We have been working from home for the past year and it can sometimes become difficult to spend your days alone.  We are communicating continuously inside the company, but sometimes you need to see people! Here in Montréal, we have Station-C that opened on February 4th 2008!  It is definitely not as expensive as renting your own office and you get to see more people right away, to exchange and make new friends.  When you work from home, the possibilities of making new friends at work are pretty limited even if you have 400 of them on Facebook!

Networking

Networking is definitely something every entrepreneur should develop.  Here in Montreal we have the JCCM (Jeune Chambre de Commerce de Montréal  / Young Chamber of Commerce of Montreal).  Software engineers are not renowned for their social skills, but we're still businessmen so we have to make new contacts and meet new people!  What is nice with the JCCM is that you can network with people who are in the same situation: they are starting new businesses and/or are working from home.  You can meet people that have the same problems as you do and can collaborate to help each other.  Furthermore, networking with people of the same age group may help you develop professional relationships that will last throughout your career. Networking is a crucial part of any business and can improve the way you solve problems because you know who to call when something happens. As with anything, finding a good balance is essential (you need to find more experienced mentors!).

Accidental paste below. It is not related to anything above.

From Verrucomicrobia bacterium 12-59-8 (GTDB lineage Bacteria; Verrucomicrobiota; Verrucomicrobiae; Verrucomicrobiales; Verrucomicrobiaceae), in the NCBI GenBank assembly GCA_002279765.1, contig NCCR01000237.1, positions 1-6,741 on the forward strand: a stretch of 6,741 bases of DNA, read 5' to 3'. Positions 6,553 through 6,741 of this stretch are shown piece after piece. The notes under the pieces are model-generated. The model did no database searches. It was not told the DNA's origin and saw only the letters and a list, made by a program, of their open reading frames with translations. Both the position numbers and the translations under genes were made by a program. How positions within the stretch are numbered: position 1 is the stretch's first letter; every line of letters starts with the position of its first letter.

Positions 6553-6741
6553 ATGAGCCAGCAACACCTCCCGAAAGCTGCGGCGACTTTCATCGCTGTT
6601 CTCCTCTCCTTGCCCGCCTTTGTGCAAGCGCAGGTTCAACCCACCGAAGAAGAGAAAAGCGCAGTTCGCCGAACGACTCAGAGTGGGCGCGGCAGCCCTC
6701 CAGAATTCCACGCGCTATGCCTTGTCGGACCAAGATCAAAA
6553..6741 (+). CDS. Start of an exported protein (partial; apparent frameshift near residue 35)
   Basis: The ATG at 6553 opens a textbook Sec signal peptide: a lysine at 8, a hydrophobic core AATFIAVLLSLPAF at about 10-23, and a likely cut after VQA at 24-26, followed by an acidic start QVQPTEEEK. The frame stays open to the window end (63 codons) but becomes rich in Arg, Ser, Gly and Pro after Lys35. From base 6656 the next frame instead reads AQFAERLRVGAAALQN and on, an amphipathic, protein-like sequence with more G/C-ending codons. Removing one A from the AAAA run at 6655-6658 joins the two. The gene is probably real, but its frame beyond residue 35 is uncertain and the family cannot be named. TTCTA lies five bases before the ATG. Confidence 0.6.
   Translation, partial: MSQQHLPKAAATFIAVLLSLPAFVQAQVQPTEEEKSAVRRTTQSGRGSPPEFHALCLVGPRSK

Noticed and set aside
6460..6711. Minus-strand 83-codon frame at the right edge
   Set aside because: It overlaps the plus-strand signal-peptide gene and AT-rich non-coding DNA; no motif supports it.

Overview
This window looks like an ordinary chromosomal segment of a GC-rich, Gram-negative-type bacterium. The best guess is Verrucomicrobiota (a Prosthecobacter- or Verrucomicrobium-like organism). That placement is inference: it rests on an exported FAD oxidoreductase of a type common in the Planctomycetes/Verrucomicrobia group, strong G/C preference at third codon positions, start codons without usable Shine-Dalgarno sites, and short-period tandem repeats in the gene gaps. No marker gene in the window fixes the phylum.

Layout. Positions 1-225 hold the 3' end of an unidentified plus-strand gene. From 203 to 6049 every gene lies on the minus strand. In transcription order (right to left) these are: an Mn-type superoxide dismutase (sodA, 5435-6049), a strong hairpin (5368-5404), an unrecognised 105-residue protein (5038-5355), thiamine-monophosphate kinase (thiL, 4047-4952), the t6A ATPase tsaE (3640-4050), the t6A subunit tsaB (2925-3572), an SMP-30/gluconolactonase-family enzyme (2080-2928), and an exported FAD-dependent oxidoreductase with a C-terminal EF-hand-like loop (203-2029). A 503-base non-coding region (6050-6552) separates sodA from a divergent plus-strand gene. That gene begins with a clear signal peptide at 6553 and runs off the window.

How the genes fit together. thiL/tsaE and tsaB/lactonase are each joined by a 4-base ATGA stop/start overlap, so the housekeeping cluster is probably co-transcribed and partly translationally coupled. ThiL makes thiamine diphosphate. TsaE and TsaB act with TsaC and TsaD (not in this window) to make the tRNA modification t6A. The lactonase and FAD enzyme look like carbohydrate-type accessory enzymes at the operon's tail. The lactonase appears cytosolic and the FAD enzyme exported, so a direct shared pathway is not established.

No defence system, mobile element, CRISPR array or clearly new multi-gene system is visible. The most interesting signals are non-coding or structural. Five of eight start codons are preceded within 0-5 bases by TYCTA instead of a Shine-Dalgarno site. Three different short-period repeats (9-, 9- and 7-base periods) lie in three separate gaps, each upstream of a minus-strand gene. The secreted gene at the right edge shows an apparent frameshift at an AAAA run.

Business Plan